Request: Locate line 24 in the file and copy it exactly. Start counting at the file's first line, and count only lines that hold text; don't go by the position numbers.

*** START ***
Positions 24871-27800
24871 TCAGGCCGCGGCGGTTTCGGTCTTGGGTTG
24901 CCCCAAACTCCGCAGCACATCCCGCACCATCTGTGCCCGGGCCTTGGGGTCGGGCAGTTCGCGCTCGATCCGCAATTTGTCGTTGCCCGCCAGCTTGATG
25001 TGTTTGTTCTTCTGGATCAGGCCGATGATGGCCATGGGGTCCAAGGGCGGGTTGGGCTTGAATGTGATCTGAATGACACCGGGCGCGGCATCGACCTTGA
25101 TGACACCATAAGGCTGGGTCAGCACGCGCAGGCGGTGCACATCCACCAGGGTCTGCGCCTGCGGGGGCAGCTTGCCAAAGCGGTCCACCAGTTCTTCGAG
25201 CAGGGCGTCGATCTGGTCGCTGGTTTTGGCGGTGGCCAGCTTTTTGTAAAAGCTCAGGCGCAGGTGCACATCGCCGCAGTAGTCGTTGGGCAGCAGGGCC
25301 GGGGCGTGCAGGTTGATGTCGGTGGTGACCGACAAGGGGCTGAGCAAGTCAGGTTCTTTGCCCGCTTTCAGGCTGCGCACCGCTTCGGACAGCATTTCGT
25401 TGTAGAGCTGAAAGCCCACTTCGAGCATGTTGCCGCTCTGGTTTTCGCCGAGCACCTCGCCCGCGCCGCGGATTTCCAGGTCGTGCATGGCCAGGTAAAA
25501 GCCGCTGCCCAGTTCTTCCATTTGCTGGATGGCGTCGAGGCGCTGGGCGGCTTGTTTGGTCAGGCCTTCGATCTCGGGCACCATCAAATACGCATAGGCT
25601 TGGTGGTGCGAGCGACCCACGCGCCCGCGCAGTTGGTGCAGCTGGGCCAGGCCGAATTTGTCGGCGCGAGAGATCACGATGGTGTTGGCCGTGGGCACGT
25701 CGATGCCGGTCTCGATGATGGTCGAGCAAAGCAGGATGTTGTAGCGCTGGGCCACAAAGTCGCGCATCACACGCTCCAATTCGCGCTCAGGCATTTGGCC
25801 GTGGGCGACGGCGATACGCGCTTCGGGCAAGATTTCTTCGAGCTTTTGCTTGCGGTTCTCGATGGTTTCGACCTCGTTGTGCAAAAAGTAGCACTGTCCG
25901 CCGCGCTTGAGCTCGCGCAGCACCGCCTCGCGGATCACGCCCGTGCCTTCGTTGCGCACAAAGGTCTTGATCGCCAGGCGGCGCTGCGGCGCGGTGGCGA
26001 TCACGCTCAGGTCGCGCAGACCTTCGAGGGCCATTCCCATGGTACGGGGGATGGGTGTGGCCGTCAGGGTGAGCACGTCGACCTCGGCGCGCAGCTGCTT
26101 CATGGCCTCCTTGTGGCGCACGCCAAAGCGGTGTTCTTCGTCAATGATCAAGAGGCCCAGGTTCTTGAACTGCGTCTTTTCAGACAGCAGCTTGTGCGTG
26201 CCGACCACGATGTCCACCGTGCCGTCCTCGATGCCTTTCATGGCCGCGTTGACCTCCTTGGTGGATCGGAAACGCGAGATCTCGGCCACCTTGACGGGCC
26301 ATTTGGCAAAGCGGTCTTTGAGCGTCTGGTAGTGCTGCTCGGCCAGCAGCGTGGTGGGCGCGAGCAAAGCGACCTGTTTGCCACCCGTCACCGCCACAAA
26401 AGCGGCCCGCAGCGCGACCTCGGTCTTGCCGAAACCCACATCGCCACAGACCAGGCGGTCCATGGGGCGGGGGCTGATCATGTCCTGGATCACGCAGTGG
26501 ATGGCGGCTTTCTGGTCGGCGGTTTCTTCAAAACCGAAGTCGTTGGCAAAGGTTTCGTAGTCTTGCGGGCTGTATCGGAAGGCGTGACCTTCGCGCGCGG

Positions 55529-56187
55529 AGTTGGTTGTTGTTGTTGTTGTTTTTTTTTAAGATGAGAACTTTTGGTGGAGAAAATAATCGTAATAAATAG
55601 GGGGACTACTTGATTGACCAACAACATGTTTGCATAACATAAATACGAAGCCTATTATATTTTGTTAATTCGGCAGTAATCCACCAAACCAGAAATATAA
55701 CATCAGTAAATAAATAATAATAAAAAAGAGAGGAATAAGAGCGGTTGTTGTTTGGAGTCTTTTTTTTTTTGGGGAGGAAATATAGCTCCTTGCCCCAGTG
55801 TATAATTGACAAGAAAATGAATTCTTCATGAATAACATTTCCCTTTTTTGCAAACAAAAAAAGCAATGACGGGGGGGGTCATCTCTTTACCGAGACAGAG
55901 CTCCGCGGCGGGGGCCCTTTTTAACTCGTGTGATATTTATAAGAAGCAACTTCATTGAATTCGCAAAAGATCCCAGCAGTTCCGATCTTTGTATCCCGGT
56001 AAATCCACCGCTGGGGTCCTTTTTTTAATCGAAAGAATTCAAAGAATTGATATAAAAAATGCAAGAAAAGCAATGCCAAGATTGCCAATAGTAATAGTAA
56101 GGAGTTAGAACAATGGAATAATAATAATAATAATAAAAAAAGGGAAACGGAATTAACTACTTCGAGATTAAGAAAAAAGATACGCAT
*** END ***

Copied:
55801 TATAATTGACAAGAAAATGAATTCTTCATGAATAACATTTCCCTTTTTTGCAAACAAAAAAAGCAATGACGGGGGGGGTCATCTCTTTACCGAGACAGAG